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J Natl Cancer Inst. 1992 Sep 2;84(17):1346-9.

Association between brain tumors and menopausal status.

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  • 1Department of Epidemiology and Biometry, German Cancer Research Center, Heidelberg.



Several lines of evidence have implicated female hormones in the etiology of human brain tumors, meningiomas in particular.


To investigate the relationship between brain tumor development and the hormonal changes manifested during pregnancy and menopause, we analyzed data from female participants in a population-based case-control study of adult brain tumors. This study was conducted in 1987-1988 in the Rhein-Neckar-Odenwald area of the Federal Republic of Germany.


The study population consisted of 127 women with meningiomas, gliomas, and acoustic neuromas (case patients) and 233 control women who were selected from the general population and frequency-matched by age to the case patients. Information on parity, menopausal status, and previous gynecologic surgeries was obtained through a standardized questionnaire. Case patients and control subjects were compared with the use of the unconditional maximum likelihood estimation of the parameters in a logistic regression model.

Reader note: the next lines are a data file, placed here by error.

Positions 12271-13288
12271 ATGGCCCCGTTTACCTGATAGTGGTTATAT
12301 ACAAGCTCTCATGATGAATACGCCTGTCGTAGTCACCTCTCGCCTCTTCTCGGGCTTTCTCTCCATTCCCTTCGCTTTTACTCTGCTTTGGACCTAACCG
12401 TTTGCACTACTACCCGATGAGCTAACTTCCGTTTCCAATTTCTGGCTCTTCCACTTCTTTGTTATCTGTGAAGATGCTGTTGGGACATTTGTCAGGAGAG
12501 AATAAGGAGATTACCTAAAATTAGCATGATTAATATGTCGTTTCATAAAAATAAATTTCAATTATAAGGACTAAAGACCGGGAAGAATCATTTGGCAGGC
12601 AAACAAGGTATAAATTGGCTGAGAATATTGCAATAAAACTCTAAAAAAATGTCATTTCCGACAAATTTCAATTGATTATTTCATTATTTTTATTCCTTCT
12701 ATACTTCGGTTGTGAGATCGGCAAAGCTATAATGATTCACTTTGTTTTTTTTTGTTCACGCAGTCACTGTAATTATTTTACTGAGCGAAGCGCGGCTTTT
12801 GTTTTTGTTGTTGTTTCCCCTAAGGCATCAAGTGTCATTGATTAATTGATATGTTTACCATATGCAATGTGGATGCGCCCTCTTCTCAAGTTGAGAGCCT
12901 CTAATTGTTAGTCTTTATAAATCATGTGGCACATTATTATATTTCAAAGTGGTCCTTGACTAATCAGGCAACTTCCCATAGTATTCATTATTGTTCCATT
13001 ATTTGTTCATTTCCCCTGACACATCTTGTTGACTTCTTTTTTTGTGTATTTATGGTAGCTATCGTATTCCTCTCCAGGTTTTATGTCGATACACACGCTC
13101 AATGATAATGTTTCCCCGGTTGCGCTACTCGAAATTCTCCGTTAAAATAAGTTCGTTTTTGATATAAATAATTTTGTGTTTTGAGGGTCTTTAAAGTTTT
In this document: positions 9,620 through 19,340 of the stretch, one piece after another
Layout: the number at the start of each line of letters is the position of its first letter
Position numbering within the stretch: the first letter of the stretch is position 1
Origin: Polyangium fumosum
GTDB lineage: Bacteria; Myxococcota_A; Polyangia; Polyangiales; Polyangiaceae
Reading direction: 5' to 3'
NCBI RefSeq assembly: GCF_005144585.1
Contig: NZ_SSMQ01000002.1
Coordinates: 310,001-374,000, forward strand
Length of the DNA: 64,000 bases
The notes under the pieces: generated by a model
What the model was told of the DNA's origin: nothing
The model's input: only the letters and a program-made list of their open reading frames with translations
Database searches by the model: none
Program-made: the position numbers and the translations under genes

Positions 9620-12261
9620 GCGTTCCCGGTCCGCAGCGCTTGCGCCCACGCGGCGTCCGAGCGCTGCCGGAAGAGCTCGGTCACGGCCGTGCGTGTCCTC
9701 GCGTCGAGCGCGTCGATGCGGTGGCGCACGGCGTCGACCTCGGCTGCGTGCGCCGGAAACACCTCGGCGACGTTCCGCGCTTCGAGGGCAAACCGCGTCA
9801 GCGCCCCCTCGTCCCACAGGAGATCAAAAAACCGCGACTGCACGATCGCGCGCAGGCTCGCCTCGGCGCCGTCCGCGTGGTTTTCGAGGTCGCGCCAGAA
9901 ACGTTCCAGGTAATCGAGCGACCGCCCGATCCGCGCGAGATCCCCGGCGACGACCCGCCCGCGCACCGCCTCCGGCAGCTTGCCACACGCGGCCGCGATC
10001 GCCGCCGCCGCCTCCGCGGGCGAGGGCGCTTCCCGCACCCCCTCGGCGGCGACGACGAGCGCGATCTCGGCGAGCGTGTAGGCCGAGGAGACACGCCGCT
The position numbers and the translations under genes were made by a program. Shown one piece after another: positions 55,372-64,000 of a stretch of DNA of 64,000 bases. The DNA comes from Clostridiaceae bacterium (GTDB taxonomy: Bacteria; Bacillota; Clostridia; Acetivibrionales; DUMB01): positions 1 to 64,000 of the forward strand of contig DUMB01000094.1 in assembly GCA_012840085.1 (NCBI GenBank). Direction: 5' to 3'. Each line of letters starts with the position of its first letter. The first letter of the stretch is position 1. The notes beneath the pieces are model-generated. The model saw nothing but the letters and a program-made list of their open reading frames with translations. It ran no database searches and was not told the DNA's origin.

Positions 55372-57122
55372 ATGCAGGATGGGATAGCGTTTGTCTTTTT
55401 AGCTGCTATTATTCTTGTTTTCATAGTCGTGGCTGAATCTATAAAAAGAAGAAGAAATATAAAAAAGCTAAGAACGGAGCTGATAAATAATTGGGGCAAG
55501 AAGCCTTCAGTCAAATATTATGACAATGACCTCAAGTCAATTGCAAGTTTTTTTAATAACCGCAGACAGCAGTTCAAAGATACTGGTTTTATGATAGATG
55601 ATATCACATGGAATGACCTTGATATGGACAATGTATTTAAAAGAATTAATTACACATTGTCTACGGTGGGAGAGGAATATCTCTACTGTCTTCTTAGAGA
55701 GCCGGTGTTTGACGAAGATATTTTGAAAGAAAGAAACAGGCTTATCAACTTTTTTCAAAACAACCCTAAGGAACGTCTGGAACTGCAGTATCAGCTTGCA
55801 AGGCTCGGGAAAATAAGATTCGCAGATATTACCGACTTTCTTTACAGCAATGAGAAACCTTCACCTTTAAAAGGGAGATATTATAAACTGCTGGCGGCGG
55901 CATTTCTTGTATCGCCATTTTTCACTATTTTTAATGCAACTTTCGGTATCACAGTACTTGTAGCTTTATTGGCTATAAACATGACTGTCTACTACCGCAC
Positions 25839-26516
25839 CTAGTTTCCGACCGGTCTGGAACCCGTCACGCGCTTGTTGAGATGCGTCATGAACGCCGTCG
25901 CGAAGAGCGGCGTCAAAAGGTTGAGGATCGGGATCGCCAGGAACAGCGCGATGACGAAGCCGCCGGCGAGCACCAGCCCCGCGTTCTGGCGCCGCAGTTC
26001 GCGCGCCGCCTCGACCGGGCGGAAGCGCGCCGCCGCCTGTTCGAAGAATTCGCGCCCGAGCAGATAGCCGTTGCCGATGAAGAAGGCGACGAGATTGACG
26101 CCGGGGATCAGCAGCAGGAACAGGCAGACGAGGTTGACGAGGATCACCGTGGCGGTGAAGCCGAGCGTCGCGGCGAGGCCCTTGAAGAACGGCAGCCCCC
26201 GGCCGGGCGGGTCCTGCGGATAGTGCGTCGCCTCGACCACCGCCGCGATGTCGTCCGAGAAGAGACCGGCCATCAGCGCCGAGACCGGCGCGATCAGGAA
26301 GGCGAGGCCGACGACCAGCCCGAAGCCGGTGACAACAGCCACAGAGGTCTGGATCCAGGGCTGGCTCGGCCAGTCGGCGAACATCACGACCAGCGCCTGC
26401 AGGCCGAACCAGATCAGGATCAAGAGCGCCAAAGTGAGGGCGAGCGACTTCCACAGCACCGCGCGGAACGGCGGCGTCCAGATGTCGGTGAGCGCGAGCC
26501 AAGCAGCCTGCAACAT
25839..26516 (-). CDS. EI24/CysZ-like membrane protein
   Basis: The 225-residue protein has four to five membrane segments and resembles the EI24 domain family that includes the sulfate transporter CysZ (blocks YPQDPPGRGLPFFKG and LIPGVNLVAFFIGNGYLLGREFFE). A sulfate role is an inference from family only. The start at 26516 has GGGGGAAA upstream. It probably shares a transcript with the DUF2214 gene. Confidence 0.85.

Our results were not statistically significant; nevertheless, they revealed some interesting trends. No association was found between parity and the development of any of the three histological subtypes of brain tumor (relative risk [RR] = 1.31; 95% confidence interval [CI] = 0.51-2.07). Menopausal women had a greatly reduced risk of developing meningiomas (RR = 0.58; 95% CI = 0.18-1.90), and this effect was most pronounced when menopause had been surgically induced by bilateral oophorectomy (RR = 0.12; 95% CI = 0.01-1.30). Menopausal women had a greater risk of developing gliomas or acoustic neuromas (RR = 1.77; 95% CI = 0.67-4.68), except when menopause was surgically induced, in which case the risk was reduced (RR = 0.33; 95% CI = 0.04-3.09). Oophorectomy after menopause did not appear to influence risk.


Since the onset of menopause is accompanied by cessation of estrogen production, our results support the notion that female hormones play a role in the development of brain tumors.

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